>> I'd like to see more exploration of the latter threat model to be
>> convinced it makes sense, and also to understand what kind of measures
>> would be needed to mitigate deployment risk.
>>
>> I too, started with a policy like you suggest for an experiment I'm
>> working on, then I needed ReCAPTCHA, then I found there were bugs in
>> Chrome's policy enforcement on iOS, and I needed to update my policies to
>> make things work.  I think that CSP in deployment for real apps tends to be
>> either static and report-only or very loose, or meaningfully strict to
>> offer serious preventative control and highly evolving.
>>
>> Chrome apps have a manifested policy that looks like a pin, but you can
>> update it by updating the app. How do you update the CSP pin for a webapp?
>>
>> On Fri Jan 23 2015 at 12:30:44 PM Yan Zhu <yzhu@yahoo-inc.com> wrote:
>>
>> On Friday, January 23, 2015 11:23 AM, Mike West <mkwst@google.com> wrote:
>> >
>> >
>> >>On Fri, Jan 23, 2015 at 7:29 PM, Brad Hill <hillbrad@gmail.com>
>> wrote:>>>The pinning model in the proposal uses the existing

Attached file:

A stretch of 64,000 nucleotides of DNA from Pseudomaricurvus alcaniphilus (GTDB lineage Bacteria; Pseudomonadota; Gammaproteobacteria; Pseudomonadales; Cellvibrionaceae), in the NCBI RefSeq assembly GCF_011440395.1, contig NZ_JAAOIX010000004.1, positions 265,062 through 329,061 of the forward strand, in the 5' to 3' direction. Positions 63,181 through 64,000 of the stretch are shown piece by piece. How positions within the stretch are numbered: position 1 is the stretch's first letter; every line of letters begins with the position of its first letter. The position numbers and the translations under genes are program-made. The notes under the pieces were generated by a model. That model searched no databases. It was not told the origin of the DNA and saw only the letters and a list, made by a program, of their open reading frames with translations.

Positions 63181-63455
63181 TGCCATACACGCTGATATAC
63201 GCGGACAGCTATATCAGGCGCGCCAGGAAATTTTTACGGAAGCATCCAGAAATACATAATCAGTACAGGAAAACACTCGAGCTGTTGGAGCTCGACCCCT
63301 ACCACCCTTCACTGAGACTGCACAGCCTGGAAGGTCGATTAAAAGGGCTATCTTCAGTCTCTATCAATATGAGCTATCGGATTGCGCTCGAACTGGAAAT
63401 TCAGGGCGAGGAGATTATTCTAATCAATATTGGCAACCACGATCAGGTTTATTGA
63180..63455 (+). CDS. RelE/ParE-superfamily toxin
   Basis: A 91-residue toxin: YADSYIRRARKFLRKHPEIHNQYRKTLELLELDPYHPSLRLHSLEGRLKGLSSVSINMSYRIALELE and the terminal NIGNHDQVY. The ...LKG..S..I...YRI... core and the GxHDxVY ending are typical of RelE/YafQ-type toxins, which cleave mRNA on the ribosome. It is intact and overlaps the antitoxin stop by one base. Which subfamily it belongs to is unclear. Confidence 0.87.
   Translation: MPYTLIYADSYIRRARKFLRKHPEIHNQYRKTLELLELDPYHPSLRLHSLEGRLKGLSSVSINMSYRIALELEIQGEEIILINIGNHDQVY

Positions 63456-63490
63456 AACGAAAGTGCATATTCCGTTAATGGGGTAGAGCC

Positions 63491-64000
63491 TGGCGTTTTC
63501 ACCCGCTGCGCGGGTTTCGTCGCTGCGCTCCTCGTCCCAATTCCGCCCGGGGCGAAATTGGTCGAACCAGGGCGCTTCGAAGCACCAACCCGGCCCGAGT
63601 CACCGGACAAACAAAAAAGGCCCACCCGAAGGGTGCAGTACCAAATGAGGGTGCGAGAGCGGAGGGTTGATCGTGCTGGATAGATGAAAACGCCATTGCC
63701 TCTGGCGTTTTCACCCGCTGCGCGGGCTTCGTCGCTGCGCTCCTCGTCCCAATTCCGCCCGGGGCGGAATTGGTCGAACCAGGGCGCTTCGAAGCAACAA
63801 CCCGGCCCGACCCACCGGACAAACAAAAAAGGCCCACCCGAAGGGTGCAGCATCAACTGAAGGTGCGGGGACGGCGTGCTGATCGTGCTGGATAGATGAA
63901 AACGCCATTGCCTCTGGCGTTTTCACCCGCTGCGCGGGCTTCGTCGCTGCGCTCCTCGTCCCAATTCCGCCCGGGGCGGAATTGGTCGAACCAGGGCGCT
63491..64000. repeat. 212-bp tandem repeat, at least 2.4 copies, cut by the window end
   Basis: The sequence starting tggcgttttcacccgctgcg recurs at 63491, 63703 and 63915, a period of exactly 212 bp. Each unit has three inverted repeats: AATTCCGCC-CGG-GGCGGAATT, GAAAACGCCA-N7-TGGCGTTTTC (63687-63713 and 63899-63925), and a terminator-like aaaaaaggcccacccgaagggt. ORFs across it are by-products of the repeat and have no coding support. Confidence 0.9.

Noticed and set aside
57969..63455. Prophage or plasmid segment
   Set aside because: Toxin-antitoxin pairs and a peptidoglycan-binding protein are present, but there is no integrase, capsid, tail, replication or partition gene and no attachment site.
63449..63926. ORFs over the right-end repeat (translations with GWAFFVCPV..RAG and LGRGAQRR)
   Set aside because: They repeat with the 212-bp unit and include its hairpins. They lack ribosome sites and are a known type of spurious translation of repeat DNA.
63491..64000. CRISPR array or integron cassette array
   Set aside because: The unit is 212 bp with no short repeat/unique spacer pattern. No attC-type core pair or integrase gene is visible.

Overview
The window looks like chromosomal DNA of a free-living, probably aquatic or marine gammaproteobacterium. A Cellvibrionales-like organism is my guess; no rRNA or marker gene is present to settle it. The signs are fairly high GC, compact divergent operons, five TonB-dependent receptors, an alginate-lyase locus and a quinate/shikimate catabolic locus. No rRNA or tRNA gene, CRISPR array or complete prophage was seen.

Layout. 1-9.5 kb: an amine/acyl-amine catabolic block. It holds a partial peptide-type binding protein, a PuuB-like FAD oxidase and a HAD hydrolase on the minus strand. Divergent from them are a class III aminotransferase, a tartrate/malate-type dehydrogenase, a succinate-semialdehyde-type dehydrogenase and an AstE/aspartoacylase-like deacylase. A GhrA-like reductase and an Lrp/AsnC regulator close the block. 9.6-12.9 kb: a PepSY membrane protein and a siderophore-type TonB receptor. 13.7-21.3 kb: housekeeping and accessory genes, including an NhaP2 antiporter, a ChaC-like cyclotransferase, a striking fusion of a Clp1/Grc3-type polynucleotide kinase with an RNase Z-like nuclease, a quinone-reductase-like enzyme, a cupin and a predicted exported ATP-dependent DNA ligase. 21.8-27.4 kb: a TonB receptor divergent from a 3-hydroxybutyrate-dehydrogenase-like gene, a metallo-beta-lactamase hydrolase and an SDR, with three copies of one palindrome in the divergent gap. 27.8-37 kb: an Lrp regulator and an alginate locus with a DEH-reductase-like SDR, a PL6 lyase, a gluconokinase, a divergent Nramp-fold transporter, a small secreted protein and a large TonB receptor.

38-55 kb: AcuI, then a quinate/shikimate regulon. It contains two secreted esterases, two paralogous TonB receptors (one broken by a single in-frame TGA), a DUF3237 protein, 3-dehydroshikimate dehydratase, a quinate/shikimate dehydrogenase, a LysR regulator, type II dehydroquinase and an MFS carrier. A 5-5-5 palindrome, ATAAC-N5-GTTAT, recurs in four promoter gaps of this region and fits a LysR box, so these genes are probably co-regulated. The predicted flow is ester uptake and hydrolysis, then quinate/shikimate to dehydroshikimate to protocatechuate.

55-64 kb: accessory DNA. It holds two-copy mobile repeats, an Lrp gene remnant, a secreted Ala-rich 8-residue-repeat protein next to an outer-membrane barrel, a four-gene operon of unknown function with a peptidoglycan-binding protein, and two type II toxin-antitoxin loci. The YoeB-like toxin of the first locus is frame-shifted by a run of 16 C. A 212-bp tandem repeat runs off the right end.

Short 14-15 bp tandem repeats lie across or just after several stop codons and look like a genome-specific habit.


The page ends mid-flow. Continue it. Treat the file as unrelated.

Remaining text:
>> >>>> combination logic for multiple headers: resources simply
>> >>>> need to pass all the policies applied to a protected resource.
>> >>>> I think overriding the pinned policy completely would undermine
>> >>>> its impact to some extent; I'd prefer to avoid doing that unless
>> >>>> there's a good reason to.
>> >>>
>> >>>
>> >>>
>> >
>> >>>I don't know about that.  I like the idea of "here's a backup policy
>> in case things go wrong and >>we forget to send one".  For example, if an
>> application ends up returning an error page before the >>logic that applies
>> the policy was reached.>
>> >
>> >> I hadn't thought about the problem this way; it's a compelling
>> alternative, mostly because it
>> >
>> >> reduces the deployment risk to (practically) nil.>
>> >
>> >> The overall concept, then, would be "Every page on my host(s) MUST
>> have a Content Security
>> >> Policy.", which is similar conceptually to HSTS's promise that every
>> page on a host will be